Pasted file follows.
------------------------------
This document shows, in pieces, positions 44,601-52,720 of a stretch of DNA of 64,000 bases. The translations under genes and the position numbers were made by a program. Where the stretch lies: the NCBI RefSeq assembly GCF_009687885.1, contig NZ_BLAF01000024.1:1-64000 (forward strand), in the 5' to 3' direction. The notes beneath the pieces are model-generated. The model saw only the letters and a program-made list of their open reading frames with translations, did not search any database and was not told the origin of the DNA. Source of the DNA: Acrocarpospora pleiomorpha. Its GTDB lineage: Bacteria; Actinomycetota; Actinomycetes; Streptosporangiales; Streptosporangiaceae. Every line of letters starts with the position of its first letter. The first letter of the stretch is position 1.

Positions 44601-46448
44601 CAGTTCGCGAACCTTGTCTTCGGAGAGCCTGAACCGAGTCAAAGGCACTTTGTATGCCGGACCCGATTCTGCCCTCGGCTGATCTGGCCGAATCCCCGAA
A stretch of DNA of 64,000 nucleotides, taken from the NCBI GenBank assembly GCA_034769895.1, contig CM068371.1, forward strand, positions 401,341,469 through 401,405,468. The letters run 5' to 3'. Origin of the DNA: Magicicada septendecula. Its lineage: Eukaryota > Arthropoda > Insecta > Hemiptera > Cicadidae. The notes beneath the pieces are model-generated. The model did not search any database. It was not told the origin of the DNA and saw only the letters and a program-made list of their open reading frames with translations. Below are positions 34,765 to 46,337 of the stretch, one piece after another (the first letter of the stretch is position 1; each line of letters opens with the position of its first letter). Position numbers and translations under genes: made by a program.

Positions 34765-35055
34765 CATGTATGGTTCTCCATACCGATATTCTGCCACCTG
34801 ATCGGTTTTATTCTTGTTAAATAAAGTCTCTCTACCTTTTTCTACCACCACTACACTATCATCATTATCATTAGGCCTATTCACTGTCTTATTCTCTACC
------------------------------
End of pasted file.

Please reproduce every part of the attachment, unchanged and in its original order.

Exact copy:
This document shows, in pieces, positions 44,601-52,720 of a stretch of DNA of 64,000 bases. The translations under genes and the position numbers were made by a program. Where the stretch lies: the NCBI RefSeq assembly GCF_009687885.1, contig NZ_BLAF01000024.1:1-64000 (forward strand), in the 5' to 3' direction. The notes beneath the pieces are model-generated. The model saw only the letters and a program-made list of their open reading frames with translations, did not search any database and was not told the origin of the DNA. Source of the DNA: Acrocarpospora pleiomorpha. Its GTDB lineage: Bacteria; Actinomycetota; Actinomycetes; Streptosporangiales; Streptosporangiaceae. Every line of letters starts with the position of its first letter. The first letter of the stretch is position 1.

Positions 44601-46448
44601 CAGTTCGCGAACCTTGTCTTCGGAGAGCCTGAACCGAGTCAAAGGCACTTTGTATGCCGGACCCGATTCTGCCCTCGGCTGATCTGGCCGAATCCCCGAA
A stretch of DNA of 64,000 nucleotides, taken from the NCBI GenBank assembly GCA_034769895.1, contig CM068371.1, forward strand, positions 401,341,469 through 401,405,468. The letters run 5' to 3'. Origin of the DNA: Magicicada septendecula. Its lineage: Eukaryota > Arthropoda > Insecta > Hemiptera > Cicadidae. The notes beneath the pieces are model-generated. The model did not search any database. It was not told the origin of the DNA and saw only the letters and a program-made list of their open reading frames with translations. Below are positions 34,765 to 46,337 of the stretch, one piece after another (the first letter of the stretch is position 1; each line of letters opens with the position of its first letter). Position numbers and translations under genes: made by a program.

Positions 34765-35055
34765 CATGTATGGTTCTCCATACCGATATTCTGCCACCTG
34801 ATCGGTTTTATTCTTGTTAAATAAAGTCTCTCTACCTTTTTCTACCACCACTACACTATCATCATTATCATTAGGCCTATTCACTGTCTTATTCTCTACC